The name which she floats from her  #### is one familiar to all of our people and is synonamous of energy, industry and enterprise.  If she purposes her avocation with one-half the assiduity and success of the gentlemen after whom she is named, her owners may look for large dividends.  She will be commanded by Capt. Green—the former gentlemanly commander of the Lee.  We congratulate him upon his promotion, and as Bernard would say Green may his age ever be.  She will run in the Express steamboat line in connection with the General Lee.


[The Eagle – Fayetteville, N.C. – Thursday, November 11, 1869]

— Says the Eagle: A dangerous collision with two of our steamboats occurred last Friday evening, the 4th inst., some 20 miles above Wilmington.  The Steamer D. Murchison going down the river, while turning one of the short curves in that part of the river, ran into the Gov. Worth which was coming up.  The Worth has side wheels and one of these was completely crushed and disabled, and the adjoining upper portions of the boat were badly damaged.  A negro woman on the lower deck of the Worth was severely and perhaps fatally wounded.  Fortunately the Worth was not damaged below the water’s edge, and by the use of one wheel reached Fayetteville Saturday evening.  The Murchison was not seriously hurt.  The Gov. Worth is now being repaired and will be on duty again perhaps in a month.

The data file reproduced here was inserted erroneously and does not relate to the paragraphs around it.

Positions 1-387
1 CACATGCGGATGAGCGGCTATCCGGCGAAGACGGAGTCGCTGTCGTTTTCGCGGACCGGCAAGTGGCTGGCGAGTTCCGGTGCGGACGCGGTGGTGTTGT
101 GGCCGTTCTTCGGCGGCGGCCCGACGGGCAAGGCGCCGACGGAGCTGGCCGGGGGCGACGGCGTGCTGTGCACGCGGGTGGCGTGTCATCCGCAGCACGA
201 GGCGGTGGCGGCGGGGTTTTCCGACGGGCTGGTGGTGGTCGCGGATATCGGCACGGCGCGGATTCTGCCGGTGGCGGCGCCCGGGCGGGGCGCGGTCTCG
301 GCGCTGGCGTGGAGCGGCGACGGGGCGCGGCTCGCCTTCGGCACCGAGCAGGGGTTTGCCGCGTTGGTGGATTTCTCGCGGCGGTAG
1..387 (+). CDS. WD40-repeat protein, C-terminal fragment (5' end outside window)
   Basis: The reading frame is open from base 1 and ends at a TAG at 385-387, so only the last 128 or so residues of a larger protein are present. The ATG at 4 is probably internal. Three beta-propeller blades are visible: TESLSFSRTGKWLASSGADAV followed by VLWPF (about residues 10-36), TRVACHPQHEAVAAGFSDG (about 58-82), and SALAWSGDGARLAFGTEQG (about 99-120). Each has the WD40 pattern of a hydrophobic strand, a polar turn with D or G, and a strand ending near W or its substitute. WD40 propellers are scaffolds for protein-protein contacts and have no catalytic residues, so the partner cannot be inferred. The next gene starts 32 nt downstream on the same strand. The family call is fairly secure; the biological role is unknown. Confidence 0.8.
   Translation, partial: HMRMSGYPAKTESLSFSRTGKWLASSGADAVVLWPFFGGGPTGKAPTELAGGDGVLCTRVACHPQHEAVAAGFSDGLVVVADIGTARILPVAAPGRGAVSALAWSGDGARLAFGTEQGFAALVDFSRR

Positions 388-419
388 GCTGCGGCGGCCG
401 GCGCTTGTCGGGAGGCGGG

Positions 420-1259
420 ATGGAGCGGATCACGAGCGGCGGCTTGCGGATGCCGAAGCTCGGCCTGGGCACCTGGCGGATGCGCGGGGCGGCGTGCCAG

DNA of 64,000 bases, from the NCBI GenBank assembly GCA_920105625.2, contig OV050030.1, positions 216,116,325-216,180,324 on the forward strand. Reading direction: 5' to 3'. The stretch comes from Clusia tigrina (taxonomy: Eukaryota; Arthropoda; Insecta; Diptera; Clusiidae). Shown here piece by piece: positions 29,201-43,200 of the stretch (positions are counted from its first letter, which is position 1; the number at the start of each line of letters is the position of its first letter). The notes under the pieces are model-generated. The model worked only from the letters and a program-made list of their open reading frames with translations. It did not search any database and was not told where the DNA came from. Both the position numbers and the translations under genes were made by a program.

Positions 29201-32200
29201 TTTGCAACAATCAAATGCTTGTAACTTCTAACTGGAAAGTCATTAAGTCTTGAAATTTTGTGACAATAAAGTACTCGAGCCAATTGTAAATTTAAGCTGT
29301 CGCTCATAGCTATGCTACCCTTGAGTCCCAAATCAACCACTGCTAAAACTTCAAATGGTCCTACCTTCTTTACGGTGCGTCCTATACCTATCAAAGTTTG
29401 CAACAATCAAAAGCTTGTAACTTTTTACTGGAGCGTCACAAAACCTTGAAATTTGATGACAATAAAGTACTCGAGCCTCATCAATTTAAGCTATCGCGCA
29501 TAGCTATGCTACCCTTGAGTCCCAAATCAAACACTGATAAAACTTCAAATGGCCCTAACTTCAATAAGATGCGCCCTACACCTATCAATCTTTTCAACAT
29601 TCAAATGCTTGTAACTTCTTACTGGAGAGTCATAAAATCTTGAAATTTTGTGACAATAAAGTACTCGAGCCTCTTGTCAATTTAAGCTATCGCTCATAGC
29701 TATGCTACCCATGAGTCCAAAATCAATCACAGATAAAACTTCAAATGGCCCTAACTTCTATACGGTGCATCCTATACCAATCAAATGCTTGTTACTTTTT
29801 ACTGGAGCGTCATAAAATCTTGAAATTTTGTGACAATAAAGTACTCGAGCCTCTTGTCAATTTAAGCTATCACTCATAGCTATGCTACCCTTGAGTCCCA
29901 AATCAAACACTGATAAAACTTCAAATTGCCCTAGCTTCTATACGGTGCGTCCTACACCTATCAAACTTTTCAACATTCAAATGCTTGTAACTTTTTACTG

[Wilmington Star – March 12, 1870]

STEAMER D. MURCHISON. – The Steamer D. Murchison came in on a flying trip from Fayetteville, having left that place at 7:04 A. M., and reached Wilmington at 4:08 P. M.;  making the trip in nine hours and five minutes, including two stoppages.  The late fast trip of the A. P. Hurt was made in nine hours and forty-five minutes, including four stoppages.—There is evidently but little difference in the trips; but we think the Murchison has the advantage by a few minutes.